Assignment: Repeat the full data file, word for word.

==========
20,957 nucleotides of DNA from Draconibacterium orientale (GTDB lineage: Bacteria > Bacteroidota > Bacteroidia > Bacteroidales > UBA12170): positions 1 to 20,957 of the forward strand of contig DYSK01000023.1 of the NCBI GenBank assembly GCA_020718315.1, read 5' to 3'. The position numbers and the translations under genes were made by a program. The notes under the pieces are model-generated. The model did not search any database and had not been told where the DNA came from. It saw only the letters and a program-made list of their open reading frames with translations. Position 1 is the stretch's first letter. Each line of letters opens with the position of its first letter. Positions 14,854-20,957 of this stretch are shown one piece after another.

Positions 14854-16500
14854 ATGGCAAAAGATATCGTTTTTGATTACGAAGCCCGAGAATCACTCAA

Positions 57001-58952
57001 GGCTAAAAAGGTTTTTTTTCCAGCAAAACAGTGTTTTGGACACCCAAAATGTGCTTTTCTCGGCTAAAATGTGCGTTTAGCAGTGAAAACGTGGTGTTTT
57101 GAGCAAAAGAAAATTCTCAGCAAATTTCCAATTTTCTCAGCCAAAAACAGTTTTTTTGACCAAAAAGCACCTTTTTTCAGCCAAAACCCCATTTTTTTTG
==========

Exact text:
20,957 nucleotides of DNA from Draconibacterium orientale (GTDB lineage: Bacteria > Bacteroidota > Bacteroidia > Bacteroidales > UBA12170): positions 1 to 20,957 of the forward strand of contig DYSK01000023.1 of the NCBI GenBank assembly GCA_020718315.1, read 5' to 3'. The position numbers and the translations under genes were made by a program. The notes under the pieces are model-generated. The model did not search any database and had not been told where the DNA came from. It saw only the letters and a program-made list of their open reading frames with translations. Position 1 is the stretch's first letter. Each line of letters opens with the position of its first letter. Positions 14,854-20,957 of this stretch are shown one piece after another.

Positions 14854-16500
14854 ATGGCAAAAGATATCGTTTTTGATTACGAAGCCCGAGAATCACTCAA

Positions 57001-58952
57001 GGCTAAAAAGGTTTTTTTTCCAGCAAAACAGTGTTTTGGACACCCAAAATGTGCTTTTCTCGGCTAAAATGTGCGTTTAGCAGTGAAAACGTGGTGTTTT
57101 GAGCAAAAGAAAATTCTCAGCAAATTTCCAATTTTCTCAGCCAAAAACAGTTTTTTTGACCAAAAAGCACCTTTTTTCAGCCAAAACCCCATTTTTTTTG